Rider finishes his American adventure

A Fredericksburg man logged nearly 31,000 miles on a motorcycle trek around the U.S.

The Free Lance-Star

Date published: 12/22/2002

Gali ends cross-country motorcycle trip

Danny Gali finished his cross-country motorcycle trip last month in Fredericksburg, where he started the journey nearly five months ago.

In that time, he logged 30,630 miles traveling through all 49 states on the U.S. mainland. His journey took him to St. John's, Newfoundland, through southern Canada to Alaska. From there, he drove to the Baja Peninsula, parts of Mexico and zigzagged eastward to the Florida Keys.

"It was the chance of a lifetime," said Gali, who lives off Cowan Boulevard in the city. "I have fulfilled a dream."

Gali, a self-employed graphic artist, left July 4 on what he called "The Great American Adventure."

His northernmost point was Fairbanks, Alaska.

"The Alaska highways were challenging," he said. "It was cold, wet and muddy. There were places where the highway was nonexistent."

Gali, who is 39, chronicled his venture on his Web site: Dannygalixy.com that includes a map of his travels and a state-by-state account of his travels depicted in words and photographs.

On the Web site, he posted more than 2,000 of 7,000 photographs that he took during the trip.

Gali averaged about 250 miles a day, but occasionally traveled as many as 1,000 miles.

The weather posed the greatest inconvenience.

"It rained everywhere," he said.

He left with more high-tech equipment than clothes and planned to sleep under the stars most nights. But the foul weather forced him to buy a tent in Canada.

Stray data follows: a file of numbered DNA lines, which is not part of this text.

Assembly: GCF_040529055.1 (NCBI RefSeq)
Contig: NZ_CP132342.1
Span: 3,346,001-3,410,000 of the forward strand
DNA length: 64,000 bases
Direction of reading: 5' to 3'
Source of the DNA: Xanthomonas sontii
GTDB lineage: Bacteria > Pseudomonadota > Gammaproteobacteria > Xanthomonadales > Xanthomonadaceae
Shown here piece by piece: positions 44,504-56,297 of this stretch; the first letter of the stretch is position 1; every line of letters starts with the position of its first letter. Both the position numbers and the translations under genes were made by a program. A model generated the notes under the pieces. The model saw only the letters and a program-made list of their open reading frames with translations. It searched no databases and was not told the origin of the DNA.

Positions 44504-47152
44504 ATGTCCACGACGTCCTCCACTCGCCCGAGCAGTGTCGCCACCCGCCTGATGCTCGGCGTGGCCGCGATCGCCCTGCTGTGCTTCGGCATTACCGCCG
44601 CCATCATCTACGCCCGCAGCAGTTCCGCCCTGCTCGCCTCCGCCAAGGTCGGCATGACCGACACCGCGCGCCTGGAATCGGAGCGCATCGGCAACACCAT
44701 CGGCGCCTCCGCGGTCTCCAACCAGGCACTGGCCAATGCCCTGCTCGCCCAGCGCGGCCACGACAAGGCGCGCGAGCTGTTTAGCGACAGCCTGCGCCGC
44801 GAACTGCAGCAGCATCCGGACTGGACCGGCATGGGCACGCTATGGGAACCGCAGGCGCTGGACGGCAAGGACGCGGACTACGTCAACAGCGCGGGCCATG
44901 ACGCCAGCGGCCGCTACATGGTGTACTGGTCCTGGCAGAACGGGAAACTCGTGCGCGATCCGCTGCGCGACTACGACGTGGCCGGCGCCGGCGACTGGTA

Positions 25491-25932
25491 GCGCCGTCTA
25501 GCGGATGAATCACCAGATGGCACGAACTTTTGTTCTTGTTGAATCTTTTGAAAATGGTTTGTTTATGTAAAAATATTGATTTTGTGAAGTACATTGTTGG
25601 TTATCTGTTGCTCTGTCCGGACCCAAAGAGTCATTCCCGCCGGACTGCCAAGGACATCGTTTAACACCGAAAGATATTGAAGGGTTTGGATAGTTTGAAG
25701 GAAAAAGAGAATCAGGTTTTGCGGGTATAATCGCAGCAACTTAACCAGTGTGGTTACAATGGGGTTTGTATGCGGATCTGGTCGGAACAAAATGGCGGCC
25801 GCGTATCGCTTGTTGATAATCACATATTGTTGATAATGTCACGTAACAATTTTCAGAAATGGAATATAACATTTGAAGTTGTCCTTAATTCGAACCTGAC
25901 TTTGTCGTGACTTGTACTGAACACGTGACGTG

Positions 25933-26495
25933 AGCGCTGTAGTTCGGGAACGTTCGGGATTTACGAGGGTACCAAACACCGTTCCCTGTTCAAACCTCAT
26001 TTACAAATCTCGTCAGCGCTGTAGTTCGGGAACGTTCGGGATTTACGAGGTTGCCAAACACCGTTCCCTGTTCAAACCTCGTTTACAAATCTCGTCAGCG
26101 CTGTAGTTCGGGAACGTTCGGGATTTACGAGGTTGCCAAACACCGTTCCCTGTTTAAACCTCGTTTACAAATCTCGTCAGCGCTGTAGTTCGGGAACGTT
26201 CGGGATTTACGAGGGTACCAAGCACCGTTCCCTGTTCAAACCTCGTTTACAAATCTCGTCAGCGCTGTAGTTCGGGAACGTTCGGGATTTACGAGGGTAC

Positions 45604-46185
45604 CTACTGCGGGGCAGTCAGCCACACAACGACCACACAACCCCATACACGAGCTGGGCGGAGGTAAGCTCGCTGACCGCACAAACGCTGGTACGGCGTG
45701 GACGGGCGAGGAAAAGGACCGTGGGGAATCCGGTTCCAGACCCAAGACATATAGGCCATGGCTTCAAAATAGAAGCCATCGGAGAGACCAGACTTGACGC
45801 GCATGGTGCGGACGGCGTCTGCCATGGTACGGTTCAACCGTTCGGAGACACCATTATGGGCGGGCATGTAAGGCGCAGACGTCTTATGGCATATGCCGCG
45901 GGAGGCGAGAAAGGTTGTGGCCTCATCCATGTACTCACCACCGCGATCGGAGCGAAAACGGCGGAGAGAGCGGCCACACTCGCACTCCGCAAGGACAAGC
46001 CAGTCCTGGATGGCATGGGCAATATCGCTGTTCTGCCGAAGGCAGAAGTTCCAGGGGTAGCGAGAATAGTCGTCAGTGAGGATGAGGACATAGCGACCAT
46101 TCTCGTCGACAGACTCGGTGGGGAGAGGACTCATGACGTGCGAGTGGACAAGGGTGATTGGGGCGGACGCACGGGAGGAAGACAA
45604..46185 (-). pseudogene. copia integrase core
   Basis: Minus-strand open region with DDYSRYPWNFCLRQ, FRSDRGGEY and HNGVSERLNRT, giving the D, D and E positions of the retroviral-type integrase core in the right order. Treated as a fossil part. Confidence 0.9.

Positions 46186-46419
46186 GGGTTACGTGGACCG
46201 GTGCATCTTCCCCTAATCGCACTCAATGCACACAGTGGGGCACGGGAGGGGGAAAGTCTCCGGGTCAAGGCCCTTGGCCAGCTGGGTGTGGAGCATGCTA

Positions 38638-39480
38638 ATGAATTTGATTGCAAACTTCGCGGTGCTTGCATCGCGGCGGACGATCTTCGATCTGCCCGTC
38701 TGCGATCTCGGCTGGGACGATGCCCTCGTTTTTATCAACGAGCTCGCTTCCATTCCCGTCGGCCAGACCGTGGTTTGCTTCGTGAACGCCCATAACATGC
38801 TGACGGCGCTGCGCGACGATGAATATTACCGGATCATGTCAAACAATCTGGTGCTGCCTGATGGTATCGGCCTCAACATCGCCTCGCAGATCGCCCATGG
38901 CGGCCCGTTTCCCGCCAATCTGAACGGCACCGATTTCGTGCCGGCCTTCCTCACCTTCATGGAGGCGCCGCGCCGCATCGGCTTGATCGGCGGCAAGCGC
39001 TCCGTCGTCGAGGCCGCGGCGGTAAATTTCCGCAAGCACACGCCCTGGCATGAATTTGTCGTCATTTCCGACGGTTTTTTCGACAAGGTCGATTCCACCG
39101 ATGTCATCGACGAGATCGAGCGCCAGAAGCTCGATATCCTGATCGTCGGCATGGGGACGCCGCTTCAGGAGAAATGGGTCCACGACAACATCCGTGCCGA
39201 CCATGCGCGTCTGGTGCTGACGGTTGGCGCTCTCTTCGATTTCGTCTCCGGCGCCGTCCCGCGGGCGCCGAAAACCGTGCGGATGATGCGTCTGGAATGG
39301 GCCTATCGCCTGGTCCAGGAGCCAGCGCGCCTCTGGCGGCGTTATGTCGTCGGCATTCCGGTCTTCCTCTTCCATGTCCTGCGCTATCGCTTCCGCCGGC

Other times Gali stayed with family and friends.

He had a close call in Florida when his back wheel locked after his sleeping bag got caught in it. He skidded for 50 yards, but managed to keep the motorcycle upright.

Gali appreciates the support he received throughout the country.

Motorcycle shops helped with repairs and maintenance of his bike. Several residents who learned of his travels offered a place to stay.

Kinko's stores allowed him to hook up to the Internet for free.

There were a few disappointments. He had hoped to raise money for the Nature Conservancy in Washington.

"I raised awareness but not money," he said.

But the special moments outweighed the negative ones. He enjoyed an impromptu reunion with an Oregon classmate who was walking cross-country to celebrate two decades of freedom from epileptic seizures.

And he proved to himself and others that he would accomplish his goal.

"A lot of people were skeptical that I would do the whole trip," he said. "It's hard to believe that I've done it myself."

Date published: 12/22/2002

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